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There have been major developments driving rapid regulatory changes across the world with regards to financial crime monitoring.
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Financial crimes, such as bribery and corruption, are becoming more common and more complex. One of the most common reasons for a company to become implicated in alleged financial crime is its exposure to the activities of its third parties and suppliers.
In this blog, we look at the trends in financial crime that your firm should be aware of. We then suggest how companies can improve their third-party risk management to mitigate this risk and to detect and root out suspected financial crime in general.
The prevalence of financial crime, and companies’ exposure to it, continues to increase year on year. Recent surveys of companies reflect this, including:
Financial crime itself is evolving as criminals devise ever more sophisticated ways to conceal their illicit activities. The acceleration of digital banking and the normalization of remote working after the pandemic have created vulnerabilities for firms seeking to manage risks.
In the past, if a firm’s compliance team flagged a third party as high risk, inspectors could visit their offices to investigate as a form of enhanced due diligence. But today, it has become common for companies to rely on third parties whose staff they never actually meet in person. This creates a grey area which criminals seek to target.
Companies rely on third parties and suppliers around the world to deliver their products and services, and these third parties are increasingly becoming their main exposure to financial crime risk. In the survey by Compliance Week, 82% of company executives said indirect bribery by third parties is a greater risk than bribery by their own personnel.
MORE: The US Foreign Corrupt Practices Act: What it can mean for your business
What should financial services companies such as banks do to manage and mitigate these rising legal, financial, reputational, and strategic risks of financial crime carried out by their third parties? Most major companies must adhere to the requirements in laws and regulations spanning numerous jurisdictions. Many of these laws are based on, or adhere to, the Wolfsberg Principles. This makes the Principles a good starting point for improving regulatory compliance in general.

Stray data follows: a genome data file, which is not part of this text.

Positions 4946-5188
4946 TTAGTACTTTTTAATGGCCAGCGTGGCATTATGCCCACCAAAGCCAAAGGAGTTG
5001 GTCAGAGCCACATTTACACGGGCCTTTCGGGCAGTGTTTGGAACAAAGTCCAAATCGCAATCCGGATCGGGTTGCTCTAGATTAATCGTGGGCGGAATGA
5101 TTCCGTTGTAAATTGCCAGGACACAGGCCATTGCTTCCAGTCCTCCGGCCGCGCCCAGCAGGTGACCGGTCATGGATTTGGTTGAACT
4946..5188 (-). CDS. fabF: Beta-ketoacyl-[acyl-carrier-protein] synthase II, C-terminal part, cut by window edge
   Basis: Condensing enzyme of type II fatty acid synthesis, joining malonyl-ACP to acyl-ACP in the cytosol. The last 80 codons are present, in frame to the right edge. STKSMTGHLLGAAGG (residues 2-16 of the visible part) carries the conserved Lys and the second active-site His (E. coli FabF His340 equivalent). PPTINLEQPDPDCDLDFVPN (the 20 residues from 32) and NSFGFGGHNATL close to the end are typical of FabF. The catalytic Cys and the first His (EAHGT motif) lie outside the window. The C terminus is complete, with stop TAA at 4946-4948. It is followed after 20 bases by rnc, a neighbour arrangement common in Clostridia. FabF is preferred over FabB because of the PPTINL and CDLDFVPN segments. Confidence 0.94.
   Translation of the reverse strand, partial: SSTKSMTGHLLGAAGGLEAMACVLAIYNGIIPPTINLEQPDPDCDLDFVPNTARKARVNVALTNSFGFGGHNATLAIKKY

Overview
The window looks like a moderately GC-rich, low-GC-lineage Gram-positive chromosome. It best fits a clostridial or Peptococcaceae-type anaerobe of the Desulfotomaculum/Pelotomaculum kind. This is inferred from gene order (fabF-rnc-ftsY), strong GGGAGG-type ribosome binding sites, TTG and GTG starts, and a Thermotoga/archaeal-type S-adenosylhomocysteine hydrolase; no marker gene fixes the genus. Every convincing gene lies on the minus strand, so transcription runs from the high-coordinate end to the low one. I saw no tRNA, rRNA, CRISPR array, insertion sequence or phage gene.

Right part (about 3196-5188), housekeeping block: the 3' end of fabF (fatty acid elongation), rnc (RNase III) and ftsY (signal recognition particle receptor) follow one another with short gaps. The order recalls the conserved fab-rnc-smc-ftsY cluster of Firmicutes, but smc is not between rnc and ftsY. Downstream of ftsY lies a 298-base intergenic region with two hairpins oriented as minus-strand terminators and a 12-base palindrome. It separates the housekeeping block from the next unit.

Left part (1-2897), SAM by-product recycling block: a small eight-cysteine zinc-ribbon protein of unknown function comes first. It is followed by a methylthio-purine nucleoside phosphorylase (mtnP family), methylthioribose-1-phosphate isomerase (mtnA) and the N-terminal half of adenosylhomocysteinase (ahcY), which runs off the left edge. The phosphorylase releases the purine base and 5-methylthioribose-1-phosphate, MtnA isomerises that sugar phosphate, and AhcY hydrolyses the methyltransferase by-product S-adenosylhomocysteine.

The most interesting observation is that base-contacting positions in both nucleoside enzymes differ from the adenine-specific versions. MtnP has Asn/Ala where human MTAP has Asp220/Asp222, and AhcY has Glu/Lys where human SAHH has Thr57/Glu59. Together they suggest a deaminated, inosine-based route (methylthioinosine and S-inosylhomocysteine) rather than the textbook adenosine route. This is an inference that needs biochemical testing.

The Principles were updated for the first time in six years in 2023. While not official regulations, they are developed by an association of 13 global banks called the Wolfsberg Group, and regarded as influential guidelines of best practices for anti-bribery and corruption processes and ethical business. The latest iteration singled out activities by a third party as a “potential liability” for financial institutions.
Along with this warning, the Principles identified “red flags” against which banks should screen third parties to detect possible financial crime. Finding these flags could prompt a company to carry out enhanced due diligence on that third party, supplier, or customer. They include:
The guidance concludes that, once companies have identified the level of risk posed by a third party, they should apply proportionate due diligence and anti-bribery and corruption controls–which is known as a risk-based model. Crucially, they should also “periodically assess” whether they are capturing new and emerging risks.
MORE: The due diligence checklist: A step-by-step guide to managing third-party bribery and corruption
The complexity of financial crime also makes it more difficult for companies to capture the full extent of the risks confronting them. The best way to do that is to screen third parties and customers against a very broad range of reliable and authoritative data sources. This should include:
LexisNexis brings together all these data sources and more in one place, and leverages technology to surface relevant mentions of third parties and devise a risk score based on that analysis. In line with regulatory expectations, a company’s risk profile will be updated automatically when new information comes to light.
Looking for more tips on how to implement an effective due diligence operation to identify and manage third party risks? Our new E-Book identifies the ten main trends companies need to understand and respond to. Download it for free today.